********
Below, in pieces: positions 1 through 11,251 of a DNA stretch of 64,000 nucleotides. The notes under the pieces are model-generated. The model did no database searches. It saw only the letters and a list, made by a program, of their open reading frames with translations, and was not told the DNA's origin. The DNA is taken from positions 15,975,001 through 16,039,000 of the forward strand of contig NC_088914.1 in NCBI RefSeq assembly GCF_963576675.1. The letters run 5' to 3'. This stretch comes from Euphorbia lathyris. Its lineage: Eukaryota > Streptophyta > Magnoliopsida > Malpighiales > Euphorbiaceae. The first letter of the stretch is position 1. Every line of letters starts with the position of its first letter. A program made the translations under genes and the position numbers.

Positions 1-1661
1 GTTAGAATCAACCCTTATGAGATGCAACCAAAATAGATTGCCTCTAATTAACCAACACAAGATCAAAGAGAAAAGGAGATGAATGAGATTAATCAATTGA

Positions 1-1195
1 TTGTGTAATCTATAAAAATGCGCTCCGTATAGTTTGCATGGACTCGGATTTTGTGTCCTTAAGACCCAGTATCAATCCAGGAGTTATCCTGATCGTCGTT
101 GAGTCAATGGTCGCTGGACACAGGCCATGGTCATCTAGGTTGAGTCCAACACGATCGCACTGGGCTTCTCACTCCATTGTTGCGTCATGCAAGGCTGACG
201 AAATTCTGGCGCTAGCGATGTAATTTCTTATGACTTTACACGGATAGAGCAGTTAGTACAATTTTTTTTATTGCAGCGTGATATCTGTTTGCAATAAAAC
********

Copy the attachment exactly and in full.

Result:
Below, in pieces: positions 1 through 11,251 of a DNA stretch of 64,000 nucleotides. The notes under the pieces are model-generated. The model did no database searches. It saw only the letters and a list, made by a program, of their open reading frames with translations, and was not told the DNA's origin. The DNA is taken from positions 15,975,001 through 16,039,000 of the forward strand of contig NC_088914.1 in NCBI RefSeq assembly GCF_963576675.1. The letters run 5' to 3'. This stretch comes from Euphorbia lathyris. Its lineage: Eukaryota > Streptophyta > Magnoliopsida > Malpighiales > Euphorbiaceae. The first letter of the stretch is position 1. Every line of letters starts with the position of its first letter. A program made the translations under genes and the position numbers.

Positions 1-1661
1 GTTAGAATCAACCCTTATGAGATGCAACCAAAATAGATTGCCTCTAATTAACCAACACAAGATCAAAGAGAAAAGGAGATGAATGAGATTAATCAATTGA

Positions 1-1195
1 TTGTGTAATCTATAAAAATGCGCTCCGTATAGTTTGCATGGACTCGGATTTTGTGTCCTTAAGACCCAGTATCAATCCAGGAGTTATCCTGATCGTCGTT
101 GAGTCAATGGTCGCTGGACACAGGCCATGGTCATCTAGGTTGAGTCCAACACGATCGCACTGGGCTTCTCACTCCATTGTTGCGTCATGCAAGGCTGACG
201 AAATTCTGGCGCTAGCGATGTAATTTCTTATGACTTTACACGGATAGAGCAGTTAGTACAATTTTTTTTATTGCAGCGTGATATCTGTTTGCAATAAAAC